Prominent Egyptian activist and publisher Hisham Kassem will face trial on September 2 charged with slandering a former minister and verbally assaulting state employees, his lawyer said.
Nasser Amin told The National that Mr Kassem was transferred on Wednesday to prison, where he will be held until his trial begins.
Mr Kassem, a sharp critic of President Abdel Fattah El Sisi's government, is also a senior leader of Al Tayar Al Hurr, or Free Current, a liberal opposition group formed in June which is expected to field a candidate in the presidential election next year. It is not yet clear whether Mr El Sisi will be seeking a third term.
Mr Kassem's detention and referral to trial follows the release from jail of several high-profile activists, including Ahmed Douma, who had been in prison 10 years and was freed last week, and researcher Patrick Zaki and rights lawyer Mohamed El Baqer in July.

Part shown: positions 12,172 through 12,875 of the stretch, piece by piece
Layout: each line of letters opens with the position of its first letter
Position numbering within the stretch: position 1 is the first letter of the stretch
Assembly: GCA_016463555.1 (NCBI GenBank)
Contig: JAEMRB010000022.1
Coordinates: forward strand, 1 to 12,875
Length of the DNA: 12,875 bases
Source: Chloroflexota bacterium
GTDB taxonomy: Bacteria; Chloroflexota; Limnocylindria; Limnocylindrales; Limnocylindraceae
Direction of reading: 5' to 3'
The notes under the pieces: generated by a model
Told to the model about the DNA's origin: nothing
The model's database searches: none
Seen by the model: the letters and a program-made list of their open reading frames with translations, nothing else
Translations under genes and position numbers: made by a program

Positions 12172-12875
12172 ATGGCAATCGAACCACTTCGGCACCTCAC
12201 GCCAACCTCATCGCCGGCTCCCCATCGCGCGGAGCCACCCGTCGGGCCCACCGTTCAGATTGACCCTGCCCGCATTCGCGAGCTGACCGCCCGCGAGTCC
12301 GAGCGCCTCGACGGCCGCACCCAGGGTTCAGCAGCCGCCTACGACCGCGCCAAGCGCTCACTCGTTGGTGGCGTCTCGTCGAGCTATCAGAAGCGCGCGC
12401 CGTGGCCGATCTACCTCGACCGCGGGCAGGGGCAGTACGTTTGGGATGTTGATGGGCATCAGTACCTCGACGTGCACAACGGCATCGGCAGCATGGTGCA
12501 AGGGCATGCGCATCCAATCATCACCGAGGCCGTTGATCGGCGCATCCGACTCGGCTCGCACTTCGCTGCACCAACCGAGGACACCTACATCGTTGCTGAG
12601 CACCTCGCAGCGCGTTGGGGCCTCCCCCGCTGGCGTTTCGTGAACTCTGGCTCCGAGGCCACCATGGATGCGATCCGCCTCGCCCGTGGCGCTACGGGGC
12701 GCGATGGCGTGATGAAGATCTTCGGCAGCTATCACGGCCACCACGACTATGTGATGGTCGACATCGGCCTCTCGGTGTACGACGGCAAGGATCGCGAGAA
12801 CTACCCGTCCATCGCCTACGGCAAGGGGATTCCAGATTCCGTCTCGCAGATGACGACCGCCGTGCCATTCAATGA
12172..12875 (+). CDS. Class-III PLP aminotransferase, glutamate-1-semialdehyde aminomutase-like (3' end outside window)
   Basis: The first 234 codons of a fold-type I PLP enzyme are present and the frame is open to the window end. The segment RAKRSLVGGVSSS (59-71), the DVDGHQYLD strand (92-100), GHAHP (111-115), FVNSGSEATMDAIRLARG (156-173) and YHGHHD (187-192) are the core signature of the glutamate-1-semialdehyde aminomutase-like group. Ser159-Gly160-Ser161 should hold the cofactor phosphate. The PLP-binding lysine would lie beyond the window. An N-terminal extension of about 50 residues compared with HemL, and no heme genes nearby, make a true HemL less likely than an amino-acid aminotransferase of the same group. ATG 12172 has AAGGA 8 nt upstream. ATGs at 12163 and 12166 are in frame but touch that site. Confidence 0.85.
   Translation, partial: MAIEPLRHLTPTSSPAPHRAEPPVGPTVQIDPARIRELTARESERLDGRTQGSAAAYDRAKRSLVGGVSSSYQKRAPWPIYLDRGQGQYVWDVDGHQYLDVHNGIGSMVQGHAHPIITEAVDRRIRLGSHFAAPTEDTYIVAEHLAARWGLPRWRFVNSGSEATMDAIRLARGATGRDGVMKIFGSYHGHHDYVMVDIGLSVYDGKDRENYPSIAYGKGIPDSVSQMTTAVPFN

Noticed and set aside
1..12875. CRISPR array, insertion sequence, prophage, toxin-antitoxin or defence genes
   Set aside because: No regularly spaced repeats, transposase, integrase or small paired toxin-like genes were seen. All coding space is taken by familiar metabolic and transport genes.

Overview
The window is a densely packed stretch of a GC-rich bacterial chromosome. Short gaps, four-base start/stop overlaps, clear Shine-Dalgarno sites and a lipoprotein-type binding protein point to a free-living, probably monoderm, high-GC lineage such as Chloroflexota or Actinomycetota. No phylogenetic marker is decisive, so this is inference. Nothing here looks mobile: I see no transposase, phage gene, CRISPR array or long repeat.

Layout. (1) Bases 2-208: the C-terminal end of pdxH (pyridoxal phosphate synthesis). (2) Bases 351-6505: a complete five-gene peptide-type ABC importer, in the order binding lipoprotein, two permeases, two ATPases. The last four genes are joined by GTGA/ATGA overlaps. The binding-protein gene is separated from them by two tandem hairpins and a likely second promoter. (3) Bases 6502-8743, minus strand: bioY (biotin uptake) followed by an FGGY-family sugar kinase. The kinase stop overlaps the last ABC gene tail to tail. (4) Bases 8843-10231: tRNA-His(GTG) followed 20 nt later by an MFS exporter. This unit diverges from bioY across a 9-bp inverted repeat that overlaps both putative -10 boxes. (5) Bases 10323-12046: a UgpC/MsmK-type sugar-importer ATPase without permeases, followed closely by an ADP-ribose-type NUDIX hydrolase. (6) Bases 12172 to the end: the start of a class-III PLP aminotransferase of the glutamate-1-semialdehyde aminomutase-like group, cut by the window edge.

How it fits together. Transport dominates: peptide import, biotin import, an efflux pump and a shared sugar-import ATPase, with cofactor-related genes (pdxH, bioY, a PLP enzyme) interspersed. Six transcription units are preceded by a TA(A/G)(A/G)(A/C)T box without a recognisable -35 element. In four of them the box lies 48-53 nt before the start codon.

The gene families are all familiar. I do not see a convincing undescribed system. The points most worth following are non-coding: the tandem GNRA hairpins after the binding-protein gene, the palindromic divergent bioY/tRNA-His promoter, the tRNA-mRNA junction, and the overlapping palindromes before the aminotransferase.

He will be tried by an “economic” court, a tribunal that specifically looks at social media-related offences as well as verbal assaults, according to his lawyer. It's the court's prerogative to order the accused to be detained until his trial begins in cases involving verbal assaults against public officers, he explained. He could be jailed for a year if found guilty.
The public employees in this case are three policemen stationed at the Cairo police station where Mr Kassem was initially held. They complained that Mr Kassem verbally assaulted them, using expletives, said Mr Amin.
The other case arose from a complaint filed by former labour minister Kamal Abu Eita alleging that Mr Kassem slandered him in a July 29 Facebook post.
Mr Abu Eita is a supporter of the president and is a member of a presidential committee tasked with looking into the cases of critics held in pretrial detention and making case-by-case recommendations for their release.
Mr El Sisi's government has sought to address freedom and human rights issues in recent years, including opening a national dialogue with civil society leaders and granting amnesty for some prominent prisoners. Critics have dismissed the measures as cosmetic and say arrests have continued.